Thursday, January 15, 2015

John Wick

  I want very badly to call this movie Keanu Reeves' comeback. Unfortunately, it's not like he ever really left. He just kept making underwhelming stuff. And then he made John Wick. Holy balls. John Wick is the kind of flick Keanu was born to make. It's probably his most emotionally charged movie too, which is astonishing considering how simple and gleefully action-minded it is. He emotes like a seasoned stage actor, taking us through the gamut; grief, anger, rage, depression, and even joy for a moment or two. What's amazing is that for once, he's given the perfect material to work with and his acting is on par with the stunts. I don't think Reeves is ever really a bad actor, he's just an actor who needs a part tailored for him. He gets miscast in a lot of movies, but suffice it to say, John Wick is not one of them.

  Reeves plays the eponymous title character, who used to be a hitman of sorts for the Russian mob. At one point however, he met the love of his life and made a deal with the boss to retire from the life. He actually pulled it off and got out, to live happily ever after with his wife. Unfortunately, an illness claimed her life, and as a parting gift... she left John an adorable Beagle puppy, named Daisy. Then, not a day later, the son of his old boss takes a liking to Wick's car, not knowing who he is. Then, having turned down their offer to buy it from him, they break into his house at night... beat him to a pulp, steal his car, and kill his dog. This sends the entire Russian mob into a panic because this jumped up little shit just send the boogeyman himself into a blind rage.

  Wick dives back into his old life, calling up old acquaintances and meeting familiar faces again. All as he systematically kills his way to the boss' son, Iosef. This is a very simple story. It's cut and dry, black and white, no nonsense. It's also full of neat scenes and awesome secondary characters. Unfortunately, these little interludes, particularly one where Wick seeks lodging at a fancy hotel that seems to be a no-business zone for hitmen and the like- these scenes interrupt the pacing of the movie. They're also one of the chief highlights. John Wick isn't just a plain action movie, it creates a whole world for it's characters to inhabit. One full of shadowy clubs, unspoken rules, and secret alliances. It's really immersive, interesting, and endlessly fun.

  Oddly enough, this movie feels like a sequel. All these familiar faces feel like ones we should've seen before. Not that the movie ever leaves us in the dark as to who they are, it handles that adequately enough, but... even the backstory seems like it could use it's own movie. A prequel maybe, one that has Wick pulling off that one last "impossible" job for the Russians, essentially earning his freedom and riding off into the sunset with his ill-fated wife. It's a whole movie right there, and it's one we don't get to see. I want to see it. Namely because more John Wick at this point can't possibly be a bad thing. I'm skirting around the real topic of discussion here, the real star of the movie...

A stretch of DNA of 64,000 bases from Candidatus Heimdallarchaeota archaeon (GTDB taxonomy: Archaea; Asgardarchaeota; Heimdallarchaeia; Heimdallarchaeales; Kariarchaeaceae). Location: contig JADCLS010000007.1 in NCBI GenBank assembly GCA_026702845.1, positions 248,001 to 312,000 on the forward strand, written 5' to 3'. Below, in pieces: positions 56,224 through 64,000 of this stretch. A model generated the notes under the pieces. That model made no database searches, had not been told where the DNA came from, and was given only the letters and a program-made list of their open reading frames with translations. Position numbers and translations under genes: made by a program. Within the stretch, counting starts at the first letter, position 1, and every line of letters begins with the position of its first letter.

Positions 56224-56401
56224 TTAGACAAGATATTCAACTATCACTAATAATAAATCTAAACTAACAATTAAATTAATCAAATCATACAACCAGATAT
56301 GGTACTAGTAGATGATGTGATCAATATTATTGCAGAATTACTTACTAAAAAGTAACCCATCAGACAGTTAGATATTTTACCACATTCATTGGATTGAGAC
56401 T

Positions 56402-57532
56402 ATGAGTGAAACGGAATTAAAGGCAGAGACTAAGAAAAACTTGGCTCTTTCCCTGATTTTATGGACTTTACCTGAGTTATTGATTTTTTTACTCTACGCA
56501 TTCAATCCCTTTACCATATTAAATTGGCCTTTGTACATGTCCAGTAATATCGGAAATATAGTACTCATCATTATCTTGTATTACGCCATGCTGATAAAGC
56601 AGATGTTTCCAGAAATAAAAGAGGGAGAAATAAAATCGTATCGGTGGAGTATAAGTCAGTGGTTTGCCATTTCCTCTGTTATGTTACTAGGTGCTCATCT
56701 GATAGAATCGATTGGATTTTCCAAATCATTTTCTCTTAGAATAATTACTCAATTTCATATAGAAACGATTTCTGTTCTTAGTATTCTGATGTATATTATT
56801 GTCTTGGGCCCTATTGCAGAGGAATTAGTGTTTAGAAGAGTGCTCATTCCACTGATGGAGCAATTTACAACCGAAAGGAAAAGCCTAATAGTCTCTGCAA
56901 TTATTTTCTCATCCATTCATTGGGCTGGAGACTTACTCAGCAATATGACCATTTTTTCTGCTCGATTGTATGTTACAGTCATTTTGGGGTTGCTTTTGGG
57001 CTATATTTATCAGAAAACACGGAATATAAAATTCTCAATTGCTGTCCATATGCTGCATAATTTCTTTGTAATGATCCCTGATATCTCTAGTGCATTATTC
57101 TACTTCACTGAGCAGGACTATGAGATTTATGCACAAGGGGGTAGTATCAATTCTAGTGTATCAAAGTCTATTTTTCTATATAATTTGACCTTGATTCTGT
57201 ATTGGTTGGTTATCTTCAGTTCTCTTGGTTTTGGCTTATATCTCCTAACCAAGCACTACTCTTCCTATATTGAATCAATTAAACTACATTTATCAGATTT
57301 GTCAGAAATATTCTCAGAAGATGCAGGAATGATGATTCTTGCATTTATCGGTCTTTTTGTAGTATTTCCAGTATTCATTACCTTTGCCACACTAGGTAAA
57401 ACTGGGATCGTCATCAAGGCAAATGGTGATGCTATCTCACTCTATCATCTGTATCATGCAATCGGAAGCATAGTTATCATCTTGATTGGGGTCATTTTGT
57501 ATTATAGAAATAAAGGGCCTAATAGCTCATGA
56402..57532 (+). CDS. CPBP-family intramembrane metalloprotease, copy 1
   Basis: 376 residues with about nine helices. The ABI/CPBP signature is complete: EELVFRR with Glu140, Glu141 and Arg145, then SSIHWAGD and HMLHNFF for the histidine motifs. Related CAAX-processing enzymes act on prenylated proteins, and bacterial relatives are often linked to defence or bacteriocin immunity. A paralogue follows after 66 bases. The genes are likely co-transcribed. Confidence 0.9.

the action.

  ...And holy hell, is there action. I suppose the fact that John Wick was directed by Keanu Reeves' longtime stunt double Chad Stahelski played a big hand in how slick and well shot all the action is. Every single fight is choreographed down to every last bullet, every single movement, and nothing is wasted. Nothing is superfluous. As an action fan, I think the highlight of any action movie is when they do something you don't see a lot, or they do something unique in an action scene. Off the top of my head, just about every fight scene from The Raid (and it's sequel), and even the shootouts in Dredd. They all managed to be really creative, and at the least they were all exceptionally well executed. However, action movies become a drag when all they are is guys blindly firing guns at each other while the camera shakes like it's having an epileptic seizure.

  John Wick doesn't roll like that. Each shootout is paced, tracked, and choreographed. Reeves moves through the scenes with calculated precision, shooting, punching, kicking and judo-flipping enemies as he sees fit. He moves and fights like clockwork. This does more than just give us mind-blowingly cool action scenes, this infuses something into the character of John Wick. This is a guy who the entire Russian mob is afraid of... and the movie is keen to show us exactly why. Wick is a goddamn machine. They way he fights and shoots is part of his character. It's why he's the best. The whole movie hinges on that selling point. He has to be frighteningly good at killing. He can't be a stock action hero. He has to be on the next level of convincing badassery. I'm happy to report, Keanu pulls it off like he was The One all over again.

  Not since The Matrix have I seen him in a movie that utilizes him so well. John Wick is a very good movie. It has a few hangups with the length of the story, and a few momentum hiccups, but I'd be lying if I said I felt these were serious issues. I thoroughly enjoyed the movie. With any movie I feel like there's a checklist of a few little things to ask yourself when reviewing it. Would I watch it again? Would I buy it? Would I recommend it to others? When it comes to the case of John Wick, for all three questions, the answer is a resounding "Yes."  It's been too long of a time since I saw a Keanu Reeves vehicle that blew my hair back, because most of his post-Matrix filmography is either moderate (Constantine, Street Kings) to snore inducing (The Day The Earth Stood Still) and some unfortunate misfires (47 Ronin). So, regardless of how you wanna look at it, John Wick is a supremely satisfying return to form for Keanu, and a breath of fresh air for action fans.

Tuesday, January 13, 2015


  Based on the comic book of the same name, Wanted is little more than witty escapist nonsense. It's Fight Club with all the über violence of a trigger happy video game. I don't mean to sound down on this movie at all, especially not right out of the gate. I really really like this movie. I'm also pretty torn about it. I saw the movie when it first hit DVD, late '08, early '09. It was fun, but nothing revelatory. No matter my thoughts on the movie; I knew, even then, that James McAvoy was a total badass. Not just because he got to shoot a lot of bad guys and look cool doing it. It was because he has that one-in-a-hundred tough guy stare that you just can't fake. The way he carried himself was that of a no-nonsense action hero. Whatever this movie did or didn't do, it gave us our first look at Badass James McAvoy, and for that, I love it.